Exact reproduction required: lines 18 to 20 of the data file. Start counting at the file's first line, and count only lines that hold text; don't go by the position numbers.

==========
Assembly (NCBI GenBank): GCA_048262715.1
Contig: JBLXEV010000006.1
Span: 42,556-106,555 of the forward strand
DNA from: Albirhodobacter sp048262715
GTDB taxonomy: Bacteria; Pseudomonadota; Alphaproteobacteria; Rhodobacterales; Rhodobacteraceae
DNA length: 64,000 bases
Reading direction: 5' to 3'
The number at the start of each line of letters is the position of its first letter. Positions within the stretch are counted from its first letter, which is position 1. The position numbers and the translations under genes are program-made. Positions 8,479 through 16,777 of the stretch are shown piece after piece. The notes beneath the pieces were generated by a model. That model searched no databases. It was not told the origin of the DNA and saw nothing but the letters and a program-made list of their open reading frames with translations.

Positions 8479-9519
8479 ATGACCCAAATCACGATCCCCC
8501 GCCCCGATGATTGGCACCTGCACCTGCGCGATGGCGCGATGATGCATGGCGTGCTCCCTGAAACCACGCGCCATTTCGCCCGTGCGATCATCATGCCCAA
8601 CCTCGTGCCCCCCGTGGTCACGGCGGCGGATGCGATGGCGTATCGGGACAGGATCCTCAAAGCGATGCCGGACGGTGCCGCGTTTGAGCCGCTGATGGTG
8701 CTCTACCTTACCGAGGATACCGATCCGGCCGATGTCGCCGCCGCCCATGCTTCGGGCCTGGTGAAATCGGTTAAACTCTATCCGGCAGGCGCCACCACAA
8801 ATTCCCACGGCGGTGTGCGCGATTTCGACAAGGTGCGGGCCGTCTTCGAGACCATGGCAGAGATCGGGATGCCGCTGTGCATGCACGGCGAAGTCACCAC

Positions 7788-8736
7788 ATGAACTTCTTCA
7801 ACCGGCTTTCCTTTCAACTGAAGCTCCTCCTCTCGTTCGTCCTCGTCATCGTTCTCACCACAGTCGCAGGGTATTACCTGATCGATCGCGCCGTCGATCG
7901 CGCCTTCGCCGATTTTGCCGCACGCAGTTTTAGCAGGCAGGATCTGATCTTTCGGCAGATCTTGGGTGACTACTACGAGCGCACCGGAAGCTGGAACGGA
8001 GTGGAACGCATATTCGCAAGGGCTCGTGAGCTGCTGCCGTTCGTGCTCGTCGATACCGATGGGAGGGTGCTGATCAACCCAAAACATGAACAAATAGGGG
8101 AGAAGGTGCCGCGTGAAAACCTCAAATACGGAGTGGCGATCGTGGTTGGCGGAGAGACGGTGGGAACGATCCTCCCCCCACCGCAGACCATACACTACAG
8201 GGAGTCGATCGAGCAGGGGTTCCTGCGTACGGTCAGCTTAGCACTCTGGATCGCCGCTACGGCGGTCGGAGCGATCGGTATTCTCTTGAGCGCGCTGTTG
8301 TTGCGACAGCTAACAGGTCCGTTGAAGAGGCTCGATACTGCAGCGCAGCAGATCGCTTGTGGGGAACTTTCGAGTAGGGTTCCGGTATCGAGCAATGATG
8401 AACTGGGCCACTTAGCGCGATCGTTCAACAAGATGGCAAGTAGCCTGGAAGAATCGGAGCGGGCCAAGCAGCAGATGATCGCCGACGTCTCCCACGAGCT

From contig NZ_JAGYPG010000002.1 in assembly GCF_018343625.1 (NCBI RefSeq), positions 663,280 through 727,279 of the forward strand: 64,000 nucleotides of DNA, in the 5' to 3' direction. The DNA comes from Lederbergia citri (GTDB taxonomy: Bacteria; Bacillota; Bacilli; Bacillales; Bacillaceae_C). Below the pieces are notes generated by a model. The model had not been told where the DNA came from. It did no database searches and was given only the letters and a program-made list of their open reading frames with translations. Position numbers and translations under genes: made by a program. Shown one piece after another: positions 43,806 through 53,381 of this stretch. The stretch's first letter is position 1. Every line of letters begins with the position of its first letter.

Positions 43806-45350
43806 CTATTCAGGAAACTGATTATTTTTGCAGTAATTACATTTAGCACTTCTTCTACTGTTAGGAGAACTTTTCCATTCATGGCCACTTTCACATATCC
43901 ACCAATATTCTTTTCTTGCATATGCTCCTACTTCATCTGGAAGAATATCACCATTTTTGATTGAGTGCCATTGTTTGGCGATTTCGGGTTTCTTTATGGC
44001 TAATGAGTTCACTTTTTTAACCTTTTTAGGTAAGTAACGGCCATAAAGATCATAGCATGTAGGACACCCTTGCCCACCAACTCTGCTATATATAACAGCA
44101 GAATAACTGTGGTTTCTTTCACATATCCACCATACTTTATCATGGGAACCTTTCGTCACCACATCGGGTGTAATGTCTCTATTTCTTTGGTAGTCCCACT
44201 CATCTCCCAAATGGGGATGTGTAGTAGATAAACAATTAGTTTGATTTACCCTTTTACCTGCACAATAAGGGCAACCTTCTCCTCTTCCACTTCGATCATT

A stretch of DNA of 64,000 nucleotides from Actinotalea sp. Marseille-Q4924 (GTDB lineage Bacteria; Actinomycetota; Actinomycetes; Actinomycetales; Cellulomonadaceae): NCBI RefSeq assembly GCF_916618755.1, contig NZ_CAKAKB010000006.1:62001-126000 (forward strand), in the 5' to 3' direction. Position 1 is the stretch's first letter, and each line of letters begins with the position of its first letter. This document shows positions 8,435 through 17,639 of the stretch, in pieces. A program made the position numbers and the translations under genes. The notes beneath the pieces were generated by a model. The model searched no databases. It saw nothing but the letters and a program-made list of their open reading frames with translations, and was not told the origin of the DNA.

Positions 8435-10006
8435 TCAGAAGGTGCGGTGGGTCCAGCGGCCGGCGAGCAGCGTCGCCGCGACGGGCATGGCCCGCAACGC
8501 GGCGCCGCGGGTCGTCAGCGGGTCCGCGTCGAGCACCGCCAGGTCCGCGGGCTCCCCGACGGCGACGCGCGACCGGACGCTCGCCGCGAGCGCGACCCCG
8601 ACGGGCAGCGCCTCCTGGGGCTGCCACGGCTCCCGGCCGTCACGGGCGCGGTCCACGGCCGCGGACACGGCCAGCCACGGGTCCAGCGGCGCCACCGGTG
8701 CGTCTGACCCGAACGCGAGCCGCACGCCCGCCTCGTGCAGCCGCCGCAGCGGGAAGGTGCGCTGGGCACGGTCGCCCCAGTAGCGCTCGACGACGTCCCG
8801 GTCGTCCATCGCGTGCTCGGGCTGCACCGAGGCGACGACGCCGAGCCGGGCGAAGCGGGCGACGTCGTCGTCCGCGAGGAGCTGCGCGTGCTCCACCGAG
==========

7901 CGCCTTCGCCGATTTTGCCGCACGCAGTTTTAGCAGGCAGGATCTGATCTTTCGGCAGATCTTGGGTGACTACTACGAGCGCACCGGAAGCTGGAACGGA
8001 GTGGAACGCATATTCGCAAGGGCTCGTGAGCTGCTGCCGTTCGTGCTCGTCGATACCGATGGGAGGGTGCTGATCAACCCAAAACATGAACAAATAGGGG
8101 AGAAGGTGCCGCGTGAAAACCTCAAATACGGAGTGGCGATCGTGGTTGGCGGAGAGACGGTGGGAACGATCCTCCCCCCACCGCAGACCATACACTACAG